Be careful in crowded areas such as Shibuya Station or popular tourist attractions due to the risk of petty theft. Kamagasaki is a slum area on the outskirts of Tokyo which has high levels of petty theft.
Things to Consider
Here are a few additional safety tips for Tokyo:
- Women should take extra care when walking around at night. Although Tokyo is generally a safe city for women, there are some exceptions. The atmosphere in nightlife districts can get rowdy due to binge-drinking, and women are often harassed when they pass through. Avoid those areas, especially if you are alone.
- Research earthquake preparedness. They are frequent and unpredictable in Tokyo. If you are inside, take shelter under a sturdy object such as a table or doorframe. If you are outside when one hits, head to an open space so you can avoid falling debris.
- Don’t do any drugs. Japan has strict sentences for all crimes, including things that may not be crimes elsewhere such as smoking marijuana. Foreigners have been affected before, so don’t risk it.
- Research which ATMs you can use. Japanese people still pay for items mostly with cash. Foreign cards don’t work on all ATMS, just ones in Japan Post offices and convenience stores, so make sure that you get enough cash out when you visit those areas.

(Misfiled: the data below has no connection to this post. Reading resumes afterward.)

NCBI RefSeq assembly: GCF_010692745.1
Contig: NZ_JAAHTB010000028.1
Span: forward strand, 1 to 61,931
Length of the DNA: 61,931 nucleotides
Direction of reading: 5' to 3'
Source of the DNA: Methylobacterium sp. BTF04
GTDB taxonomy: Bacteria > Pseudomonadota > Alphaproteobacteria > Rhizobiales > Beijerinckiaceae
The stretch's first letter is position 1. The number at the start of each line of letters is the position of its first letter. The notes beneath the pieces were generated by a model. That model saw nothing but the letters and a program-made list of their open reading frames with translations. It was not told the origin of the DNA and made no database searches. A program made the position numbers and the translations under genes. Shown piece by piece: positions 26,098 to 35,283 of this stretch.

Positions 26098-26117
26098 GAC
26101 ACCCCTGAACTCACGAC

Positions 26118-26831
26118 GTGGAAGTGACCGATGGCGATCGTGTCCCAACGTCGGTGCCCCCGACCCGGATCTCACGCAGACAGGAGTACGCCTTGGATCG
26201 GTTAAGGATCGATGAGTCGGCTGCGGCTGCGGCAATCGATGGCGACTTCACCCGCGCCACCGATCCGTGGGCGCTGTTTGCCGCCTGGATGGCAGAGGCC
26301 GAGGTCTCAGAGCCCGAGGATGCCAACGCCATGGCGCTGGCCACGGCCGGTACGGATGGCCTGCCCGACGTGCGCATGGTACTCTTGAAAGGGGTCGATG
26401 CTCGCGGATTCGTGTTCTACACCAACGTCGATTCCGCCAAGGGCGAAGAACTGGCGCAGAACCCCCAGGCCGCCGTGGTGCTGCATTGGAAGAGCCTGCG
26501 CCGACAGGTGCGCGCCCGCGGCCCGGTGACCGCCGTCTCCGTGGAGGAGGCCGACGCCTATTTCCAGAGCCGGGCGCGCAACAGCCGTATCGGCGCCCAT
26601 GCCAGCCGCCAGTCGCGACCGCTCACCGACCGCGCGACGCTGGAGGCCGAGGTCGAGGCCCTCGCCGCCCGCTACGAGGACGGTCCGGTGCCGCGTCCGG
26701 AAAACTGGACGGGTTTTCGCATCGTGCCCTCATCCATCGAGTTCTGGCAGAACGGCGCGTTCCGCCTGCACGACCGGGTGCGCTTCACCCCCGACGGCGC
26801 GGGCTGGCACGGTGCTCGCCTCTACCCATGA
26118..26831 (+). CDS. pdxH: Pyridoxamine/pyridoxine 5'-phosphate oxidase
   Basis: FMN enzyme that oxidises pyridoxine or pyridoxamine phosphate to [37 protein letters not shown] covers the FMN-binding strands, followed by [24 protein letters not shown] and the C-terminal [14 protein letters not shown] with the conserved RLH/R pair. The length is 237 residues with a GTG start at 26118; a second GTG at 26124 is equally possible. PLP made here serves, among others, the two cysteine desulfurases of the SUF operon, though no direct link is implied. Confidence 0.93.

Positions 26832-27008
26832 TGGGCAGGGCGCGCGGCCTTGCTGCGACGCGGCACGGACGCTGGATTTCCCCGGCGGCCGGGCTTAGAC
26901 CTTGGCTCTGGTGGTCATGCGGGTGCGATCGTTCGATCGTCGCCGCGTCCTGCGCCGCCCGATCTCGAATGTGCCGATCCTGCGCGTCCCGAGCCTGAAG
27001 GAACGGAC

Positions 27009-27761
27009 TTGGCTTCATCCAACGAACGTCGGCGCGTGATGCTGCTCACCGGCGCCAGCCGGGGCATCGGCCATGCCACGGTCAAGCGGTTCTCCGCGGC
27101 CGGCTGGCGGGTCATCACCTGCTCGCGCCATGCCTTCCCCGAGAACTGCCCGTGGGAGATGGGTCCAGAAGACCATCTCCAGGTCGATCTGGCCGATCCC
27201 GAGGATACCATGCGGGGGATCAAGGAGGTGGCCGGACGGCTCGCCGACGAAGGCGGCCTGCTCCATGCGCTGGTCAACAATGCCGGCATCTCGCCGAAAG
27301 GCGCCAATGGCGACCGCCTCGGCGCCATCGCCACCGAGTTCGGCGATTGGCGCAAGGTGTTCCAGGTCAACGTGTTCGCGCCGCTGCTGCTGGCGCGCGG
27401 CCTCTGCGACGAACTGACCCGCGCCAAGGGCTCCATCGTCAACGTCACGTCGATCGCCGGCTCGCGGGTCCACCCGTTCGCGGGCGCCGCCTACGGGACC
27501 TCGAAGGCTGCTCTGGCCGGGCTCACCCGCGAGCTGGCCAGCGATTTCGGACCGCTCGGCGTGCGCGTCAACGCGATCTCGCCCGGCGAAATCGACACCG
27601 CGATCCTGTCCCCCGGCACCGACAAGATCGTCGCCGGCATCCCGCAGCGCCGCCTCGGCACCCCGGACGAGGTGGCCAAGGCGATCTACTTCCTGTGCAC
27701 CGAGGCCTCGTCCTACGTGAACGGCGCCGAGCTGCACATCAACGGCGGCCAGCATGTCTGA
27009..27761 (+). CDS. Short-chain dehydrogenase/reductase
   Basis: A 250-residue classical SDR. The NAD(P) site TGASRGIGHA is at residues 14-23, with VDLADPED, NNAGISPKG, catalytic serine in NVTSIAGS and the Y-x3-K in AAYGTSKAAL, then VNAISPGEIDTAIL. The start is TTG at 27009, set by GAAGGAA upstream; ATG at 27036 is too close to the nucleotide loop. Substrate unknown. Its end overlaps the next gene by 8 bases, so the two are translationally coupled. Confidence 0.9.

Frequently Asked Questions
Here are some common questions you might want to ask before visiting Tokyo:
Is Tokyo safe for tourists?
Yes, Tokyo is very safe for tourists. Most visitors have a completely positive time here, and never experience anything remotely dangerous. The crime rate is very low and very little crime is directed at foreigners.
Is Tokyo safe at night?
Tokyo is one of the few big cities that feels just as safe at night as during the day. Busy areas such as Shibuya have plenty of people at all hours so you can feel safe in the crowd.
The only places where you should be a bit more cautious at night, especially if you are a woman traveling alone, is in the nightlife and red light districts.
Is Tokyo safe from tsunamis?
Tokyo is on the Tokyo Bay, a protected area that doesn’t receive many tsunamis. However, the only exception is after a strong earthquake such as the 2011 Fukushima earthquake, which caused a tsunami that even affected Tokyo.
Is Tokyo worth visiting?
Tokyo is a destination that is absolutely worth visiting. It has so much to do, from quirky museums to shopping for everything you can think of to eating delicious food.
Is Tokyo expensive?
All that safety comes at a cost — literally. Tokyo is one of the most expensive cities in the world for both living and visiting. You can go on a moderate budget if you save a little, but it is not the best destination for shoestring budgets.
So, Should You Travel to Tokyo?
Tokyo is one of the safest big cities in the world! Thanks to the low crime rate, you’re practically guaranteed to have a safe time as long as you take the right precautions.
So, with so much to see and do, what are you waiting for — book your trip to experience for yourself all that this picturesque city has to offer. Happy travels!